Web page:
Closed-end funds typically require investors to make a legal commitment to invest in the fund (a capital commitment) at a future date when the fund managers are ready to deploy committed capital (a capital call). Closed-end funds typically use a distribution waterfall detailing how funds will be distributed when portfolio investments are sold. For example, an investor typically will receive his or her initial investment plus a specified preferred return before the fund manager receives distributions. Distribution waterfalls are multi-layered, and can be very complex, often containing clawback provisions requiring the general partner, or in some cases the investor, to return over-distributed assets.

Commodity Exchange Act

The Commodity Exchange Act prohibits fraudulent practices in trading futures contracts and other commodity derivatives, and provides for regulation of the managed futures industry. Any hedge fund manager trading in commodities or futures must comply with the Commodities Exchange Act.

Absent an exemption, funds trading commodities or futures must register as a commodity pool operator (CPO) with the Commodity Futures Trading Commission (CFTC), an independent federal agency that regulates the managed futures industry. Associated persons of a CPO must pass the Series 3 examination.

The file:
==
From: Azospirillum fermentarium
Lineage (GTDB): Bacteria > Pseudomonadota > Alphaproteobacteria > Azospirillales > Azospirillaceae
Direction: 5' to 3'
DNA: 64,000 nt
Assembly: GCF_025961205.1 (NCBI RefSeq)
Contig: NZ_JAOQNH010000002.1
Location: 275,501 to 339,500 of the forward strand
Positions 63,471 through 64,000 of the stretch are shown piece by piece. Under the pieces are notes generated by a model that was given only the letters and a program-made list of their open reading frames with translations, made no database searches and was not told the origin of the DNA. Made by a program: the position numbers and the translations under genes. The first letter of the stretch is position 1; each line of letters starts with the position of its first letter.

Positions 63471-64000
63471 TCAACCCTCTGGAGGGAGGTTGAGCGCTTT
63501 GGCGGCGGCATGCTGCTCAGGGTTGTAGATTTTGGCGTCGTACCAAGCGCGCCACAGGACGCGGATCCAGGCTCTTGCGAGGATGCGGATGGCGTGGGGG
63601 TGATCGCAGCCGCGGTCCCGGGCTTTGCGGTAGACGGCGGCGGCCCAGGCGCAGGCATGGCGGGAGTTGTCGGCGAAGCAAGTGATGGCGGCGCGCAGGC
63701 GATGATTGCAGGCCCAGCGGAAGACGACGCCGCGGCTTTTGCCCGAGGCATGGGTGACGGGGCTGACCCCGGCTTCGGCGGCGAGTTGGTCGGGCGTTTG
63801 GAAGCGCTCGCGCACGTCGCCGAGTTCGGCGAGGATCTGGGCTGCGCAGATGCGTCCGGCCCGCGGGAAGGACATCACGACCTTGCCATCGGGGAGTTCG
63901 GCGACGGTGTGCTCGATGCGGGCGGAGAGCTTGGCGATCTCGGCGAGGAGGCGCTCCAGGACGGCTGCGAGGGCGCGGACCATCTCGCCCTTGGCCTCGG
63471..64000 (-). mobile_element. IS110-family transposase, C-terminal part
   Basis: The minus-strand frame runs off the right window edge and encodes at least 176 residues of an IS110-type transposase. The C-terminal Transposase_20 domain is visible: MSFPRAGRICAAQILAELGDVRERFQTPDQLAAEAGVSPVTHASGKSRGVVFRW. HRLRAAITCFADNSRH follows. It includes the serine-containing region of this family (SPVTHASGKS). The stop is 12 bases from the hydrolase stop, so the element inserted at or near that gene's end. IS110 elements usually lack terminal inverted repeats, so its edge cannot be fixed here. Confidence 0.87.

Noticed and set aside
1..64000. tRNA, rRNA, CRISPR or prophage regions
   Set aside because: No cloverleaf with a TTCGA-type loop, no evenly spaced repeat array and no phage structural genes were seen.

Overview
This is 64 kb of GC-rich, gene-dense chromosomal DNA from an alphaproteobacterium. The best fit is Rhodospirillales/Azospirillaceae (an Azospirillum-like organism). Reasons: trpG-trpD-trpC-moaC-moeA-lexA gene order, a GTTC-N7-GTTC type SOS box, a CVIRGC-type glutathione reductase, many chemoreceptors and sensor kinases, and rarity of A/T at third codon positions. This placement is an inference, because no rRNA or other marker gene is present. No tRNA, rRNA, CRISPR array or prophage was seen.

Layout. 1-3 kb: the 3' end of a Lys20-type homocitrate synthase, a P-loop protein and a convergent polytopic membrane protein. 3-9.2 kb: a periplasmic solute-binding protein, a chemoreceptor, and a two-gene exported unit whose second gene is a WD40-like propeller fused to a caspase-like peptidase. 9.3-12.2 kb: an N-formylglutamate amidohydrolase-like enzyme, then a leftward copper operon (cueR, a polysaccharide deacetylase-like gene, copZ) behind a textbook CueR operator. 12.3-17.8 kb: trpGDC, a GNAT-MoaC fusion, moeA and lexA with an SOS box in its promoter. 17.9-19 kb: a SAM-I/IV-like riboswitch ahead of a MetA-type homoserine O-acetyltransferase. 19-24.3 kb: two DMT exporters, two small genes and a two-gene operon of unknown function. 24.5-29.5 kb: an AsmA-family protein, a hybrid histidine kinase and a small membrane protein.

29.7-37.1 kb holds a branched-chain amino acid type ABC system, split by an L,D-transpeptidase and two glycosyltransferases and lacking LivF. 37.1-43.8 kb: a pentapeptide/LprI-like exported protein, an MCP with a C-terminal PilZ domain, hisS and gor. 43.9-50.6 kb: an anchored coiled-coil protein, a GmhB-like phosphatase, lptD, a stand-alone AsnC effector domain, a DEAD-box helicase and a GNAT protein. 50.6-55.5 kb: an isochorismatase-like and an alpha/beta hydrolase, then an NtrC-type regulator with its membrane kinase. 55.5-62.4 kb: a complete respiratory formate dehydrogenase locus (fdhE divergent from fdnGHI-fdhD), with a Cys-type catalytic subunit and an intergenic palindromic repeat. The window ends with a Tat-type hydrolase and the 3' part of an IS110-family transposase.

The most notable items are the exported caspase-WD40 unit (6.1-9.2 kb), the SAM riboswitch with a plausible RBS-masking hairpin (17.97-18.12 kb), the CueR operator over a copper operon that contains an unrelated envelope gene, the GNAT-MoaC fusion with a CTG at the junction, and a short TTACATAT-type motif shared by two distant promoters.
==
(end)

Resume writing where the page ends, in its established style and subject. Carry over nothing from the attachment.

Investment advisors to separately managed accounts that make commodities futures recommendations must register with the CFTC as a commodity trading advisor (CTA).

CPO and CTA registration requires, among other things, membership in the National Futures Association (NFA), a self-regulating organization established by the CFTC to regulate the futures market.

(CFTC) Commodity Futures Trading Commission

The Commodity Futures Trading Commission (CFTC) is an independent federal agency created by the Commodity Exchange Act to regulate the commodities futures and commodities options markets in the United States. Absent an exemption, a hedge fund that trades commodities derivatives must register with the CFTC as a commodity pool operator (CPO) and its associated persons must pass the Series 3 examination.

CFTC registration requires membership in the National Futures Association (NFA), a self-regulatory organization responsible for overseeing the managed futures market.

(CPO) Commodity Pool Operator

A commodity pool operator is a pooled investment vehicle (including a hedge fund) that invests in futures.

The National Futures Association (NFA) defines a CPO as: